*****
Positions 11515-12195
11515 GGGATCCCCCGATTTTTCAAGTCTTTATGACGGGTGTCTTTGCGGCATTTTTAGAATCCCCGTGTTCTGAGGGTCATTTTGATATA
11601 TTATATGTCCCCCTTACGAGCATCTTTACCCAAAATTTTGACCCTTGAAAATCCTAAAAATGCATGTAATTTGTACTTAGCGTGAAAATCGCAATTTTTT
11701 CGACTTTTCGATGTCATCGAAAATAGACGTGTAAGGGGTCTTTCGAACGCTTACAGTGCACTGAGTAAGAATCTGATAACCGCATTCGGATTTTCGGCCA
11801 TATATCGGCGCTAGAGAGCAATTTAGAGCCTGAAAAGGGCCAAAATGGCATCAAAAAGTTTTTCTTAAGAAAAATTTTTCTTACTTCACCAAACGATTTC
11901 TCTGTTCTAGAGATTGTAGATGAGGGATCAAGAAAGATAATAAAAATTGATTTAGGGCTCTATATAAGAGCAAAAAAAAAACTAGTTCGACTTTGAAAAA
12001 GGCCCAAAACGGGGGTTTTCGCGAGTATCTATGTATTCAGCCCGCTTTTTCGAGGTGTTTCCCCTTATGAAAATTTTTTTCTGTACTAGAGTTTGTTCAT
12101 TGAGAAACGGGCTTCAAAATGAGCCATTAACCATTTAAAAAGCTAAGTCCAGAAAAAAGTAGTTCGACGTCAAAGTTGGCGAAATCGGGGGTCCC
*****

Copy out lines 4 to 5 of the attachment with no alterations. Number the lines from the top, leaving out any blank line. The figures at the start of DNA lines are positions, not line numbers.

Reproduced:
11701 CGACTTTTCGATGTCATCGAAAATAGACGTGTAAGGGGTCTTTCGAACGCTTACAGTGCACTGAGTAAGAATCTGATAACCGCATTCGGATTTTCGGCCA
11801 TATATCGGCGCTAGAGAGCAATTTAGAGCCTGAAAAGGGCCAAAATGGCATCAAAAAGTTTTTCTTAAGAAAAATTTTTCTTACTTCACCAAACGATTTC